For thermoplastic resins, the proportions of plastic to processed, dried plant material for this invention may range on a weight/weight basis from 95% plastic:5% plant material to 5% plastic:95% plant material, depending on the technique used. Using melt-blending technology, the proportions of plastic to wood may range from about 95% plastic:5% plant material to 25% plastic:75% plant material. Using air-laid technology, the proportion of plastic to processed, dried plant material may range on a weight/weight basis from 95% plastic:5% plant material to 5% plastic:95% plant material. For thermoset resins generally used in the compression molding process, the proportions of thermoset resin to processed, dried plant material on a weight/weight basis ranges from 15% thermoset resin:85% plant material to 3% thermoset resin:97% plant material.
Other ranges of the proportions of plastic to plant material for thermoplastic resins using melt-blending technology are 80% plastic:20% plant material to 30% plastic:70% plant material. Using air-laid technology, the proportion of plastic to wood may also range from 80% plastic:20% plant material to 20% plastic:80% plant material or from 60% plastic:40% plant material to 40% plastic:60% plant material.
The composites of the invention comprising Parthenium spp. plant material and plastic are useful for making insect- and fungal-resistant wood products. In one embodiment, the composite of the invention exhibits at least about 30% decrease in termite infestation relative to a composite not containing plant material derived from the genus Parthenium or 30% decrease in the number of termites alive after exposure to the composite for one week, preferably at least about 50% decrease in termite infestation or decrease in the number of termites alive, more preferably at least about 71% decrease in termite infestation or decrease in the number of termites alive, even more preferably at least about 80% decrease in termite infestation or decrease in the number of termites alive, even more preferably at least about 93% or 95% decrease in termite infestation or decrease in the number of termites alive, and most preferably 100% decrease in termite infestation or decrease in the number of termites alive.
In another embodiment, the composite of the invention exhibits a rating of resistant or highly resistant to Gleophyllum trabeum or Poria placenta decay fungi as determined by ASTM standard test D-2017.
Parthenium spp.—Thermoplastic Composites
Broadly defined, a thermoplastic softens when heated and hardens when cooled. Thermoplastics selected for use with the Parthenium spp. plant material should generally melt or soften at or below the degradation point of the plant material component, normally 200° C. to 220° C. (392° F. to 428° F.). These thermoplastics include polypropylene, polystyrene, vinyls, and low- and high-density polyethylenes.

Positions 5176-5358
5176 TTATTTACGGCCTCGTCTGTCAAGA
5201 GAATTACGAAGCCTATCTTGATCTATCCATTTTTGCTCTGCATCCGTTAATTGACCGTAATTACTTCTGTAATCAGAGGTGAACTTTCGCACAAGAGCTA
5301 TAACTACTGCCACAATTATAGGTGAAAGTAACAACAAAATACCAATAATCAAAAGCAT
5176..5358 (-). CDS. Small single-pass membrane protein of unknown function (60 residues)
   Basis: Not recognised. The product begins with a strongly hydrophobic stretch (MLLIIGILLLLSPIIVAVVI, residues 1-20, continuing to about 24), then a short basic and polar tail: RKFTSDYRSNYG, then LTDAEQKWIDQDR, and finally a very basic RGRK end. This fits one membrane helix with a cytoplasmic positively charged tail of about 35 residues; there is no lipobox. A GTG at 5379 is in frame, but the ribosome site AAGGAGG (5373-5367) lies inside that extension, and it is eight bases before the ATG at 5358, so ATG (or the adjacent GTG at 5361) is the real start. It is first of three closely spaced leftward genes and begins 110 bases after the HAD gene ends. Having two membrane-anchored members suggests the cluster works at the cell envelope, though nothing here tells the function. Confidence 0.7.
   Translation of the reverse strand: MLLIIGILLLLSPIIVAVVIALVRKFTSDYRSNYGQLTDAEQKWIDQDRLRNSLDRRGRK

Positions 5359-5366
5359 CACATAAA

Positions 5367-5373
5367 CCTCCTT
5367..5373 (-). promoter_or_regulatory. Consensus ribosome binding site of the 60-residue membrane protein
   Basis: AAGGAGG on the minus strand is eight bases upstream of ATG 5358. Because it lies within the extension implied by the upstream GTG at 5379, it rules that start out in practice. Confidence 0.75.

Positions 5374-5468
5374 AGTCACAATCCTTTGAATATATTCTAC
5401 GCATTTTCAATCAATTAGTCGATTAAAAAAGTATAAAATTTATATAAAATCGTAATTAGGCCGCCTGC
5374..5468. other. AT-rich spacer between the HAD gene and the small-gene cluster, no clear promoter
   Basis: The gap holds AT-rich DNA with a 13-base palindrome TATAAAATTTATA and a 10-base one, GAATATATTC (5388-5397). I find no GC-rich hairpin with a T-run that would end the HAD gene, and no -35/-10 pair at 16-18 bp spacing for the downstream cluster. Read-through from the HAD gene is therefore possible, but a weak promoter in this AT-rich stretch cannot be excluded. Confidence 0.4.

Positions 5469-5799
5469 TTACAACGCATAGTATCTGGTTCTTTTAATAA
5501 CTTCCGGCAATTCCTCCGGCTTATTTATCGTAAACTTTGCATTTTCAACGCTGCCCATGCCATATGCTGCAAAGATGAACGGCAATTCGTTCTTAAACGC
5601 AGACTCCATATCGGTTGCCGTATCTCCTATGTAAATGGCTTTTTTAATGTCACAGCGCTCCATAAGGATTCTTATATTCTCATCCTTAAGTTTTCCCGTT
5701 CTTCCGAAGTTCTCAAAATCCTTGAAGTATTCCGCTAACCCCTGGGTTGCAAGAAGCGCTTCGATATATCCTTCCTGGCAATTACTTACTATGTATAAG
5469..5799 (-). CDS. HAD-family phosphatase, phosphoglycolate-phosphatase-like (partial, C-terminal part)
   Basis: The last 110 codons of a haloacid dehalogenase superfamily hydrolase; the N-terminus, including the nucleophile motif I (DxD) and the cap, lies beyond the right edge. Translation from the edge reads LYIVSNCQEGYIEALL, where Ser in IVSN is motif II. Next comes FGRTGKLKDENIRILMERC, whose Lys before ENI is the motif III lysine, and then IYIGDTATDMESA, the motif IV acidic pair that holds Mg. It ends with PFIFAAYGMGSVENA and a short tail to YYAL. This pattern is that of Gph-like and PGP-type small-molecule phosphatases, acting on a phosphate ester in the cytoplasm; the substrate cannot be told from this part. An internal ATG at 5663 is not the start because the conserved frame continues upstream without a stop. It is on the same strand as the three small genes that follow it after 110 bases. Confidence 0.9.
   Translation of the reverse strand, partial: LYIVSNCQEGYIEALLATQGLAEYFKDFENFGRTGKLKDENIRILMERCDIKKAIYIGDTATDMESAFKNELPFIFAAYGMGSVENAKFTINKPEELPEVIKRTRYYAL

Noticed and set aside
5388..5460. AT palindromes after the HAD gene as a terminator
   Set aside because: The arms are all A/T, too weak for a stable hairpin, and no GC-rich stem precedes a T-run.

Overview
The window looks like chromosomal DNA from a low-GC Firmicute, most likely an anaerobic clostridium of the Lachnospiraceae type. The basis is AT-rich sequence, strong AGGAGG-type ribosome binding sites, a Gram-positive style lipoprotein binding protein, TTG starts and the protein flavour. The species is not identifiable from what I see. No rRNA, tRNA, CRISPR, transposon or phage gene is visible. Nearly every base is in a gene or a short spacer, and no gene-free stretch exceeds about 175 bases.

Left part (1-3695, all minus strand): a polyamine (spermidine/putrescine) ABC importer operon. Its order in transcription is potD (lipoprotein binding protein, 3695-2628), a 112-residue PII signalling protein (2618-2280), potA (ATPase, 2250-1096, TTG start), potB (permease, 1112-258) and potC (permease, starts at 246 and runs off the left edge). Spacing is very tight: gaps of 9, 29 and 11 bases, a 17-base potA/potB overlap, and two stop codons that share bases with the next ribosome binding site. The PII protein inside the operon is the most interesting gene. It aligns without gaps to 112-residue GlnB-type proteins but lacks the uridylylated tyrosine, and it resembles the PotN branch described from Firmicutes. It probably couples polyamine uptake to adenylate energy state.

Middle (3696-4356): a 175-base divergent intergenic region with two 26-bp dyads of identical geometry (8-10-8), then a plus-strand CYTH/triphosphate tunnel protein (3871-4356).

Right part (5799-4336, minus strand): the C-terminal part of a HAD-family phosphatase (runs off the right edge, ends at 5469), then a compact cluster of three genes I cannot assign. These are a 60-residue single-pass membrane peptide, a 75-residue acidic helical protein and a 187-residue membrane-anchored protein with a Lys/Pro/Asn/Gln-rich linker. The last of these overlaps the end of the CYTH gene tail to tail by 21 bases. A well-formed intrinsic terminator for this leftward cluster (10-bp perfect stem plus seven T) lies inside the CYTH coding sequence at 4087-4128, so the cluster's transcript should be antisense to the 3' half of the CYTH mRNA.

Wood flour is a readily available resource that can be used as a filler in thermoplastic composites. Wood flour is processed commercially, often from post-industrial materials such as planer shavings, chips, and sawdust. Several grades are available depending upon wood species and particle size. Wood fibers, although more difficult to process compared with wood flour, can lead to superior composite properties and act more as a reinforcement than as a filler. In a similar matter, plant material like Parthenium spp. flour or fibers, for example, can be used alone or blended with wood or other plant materials and thermoplastics.
Other materials can be added to affect processing and product performance of Parthenium spp.—thermoplastic composites. These additives can improve bonding between the thermoplastic and plant material component (for example, coupling agents), product performance (impact modifiers, UV stabilizers, flame retardants), and processability (lubricants).
Several considerations must be kept in mind when processing plant material with thermoplastics. Moisture can disrupt many thermoplastic processes, resulting in poor surface quality, voids, and unacceptable parts. Materials must either be pre-dried or vented equipment must be used to remove moisture. The low degradation temperature of the plant material must also be considered. As a general rule, melt temperatures should be kept below 200° C. (392° F.), except for short periods. Higher temperatures can result in the release of volatiles, discoloration, odor, and embrittlement of the wood component.
There are two main strategies for processing thermoplastics in plant material-composites (Youngquist et al., 1994). In the first, the plant material component serves as a reinforcing agent or filler in a continuous thermoplastic matrix. In the second, the thermoplastic serves as a adhesive to the majority plant material component. The presence or absence of a continuous thermoplastic matrix may also determine the processability of the composite material. In general, if the matrix is continuous, conventional thermoplastic processing equipment may be used to process composites; however, if the matrix is not continuous, other processes may be required. For the purpose of discussion, we present two examples for composites with high and low thermoplastic content.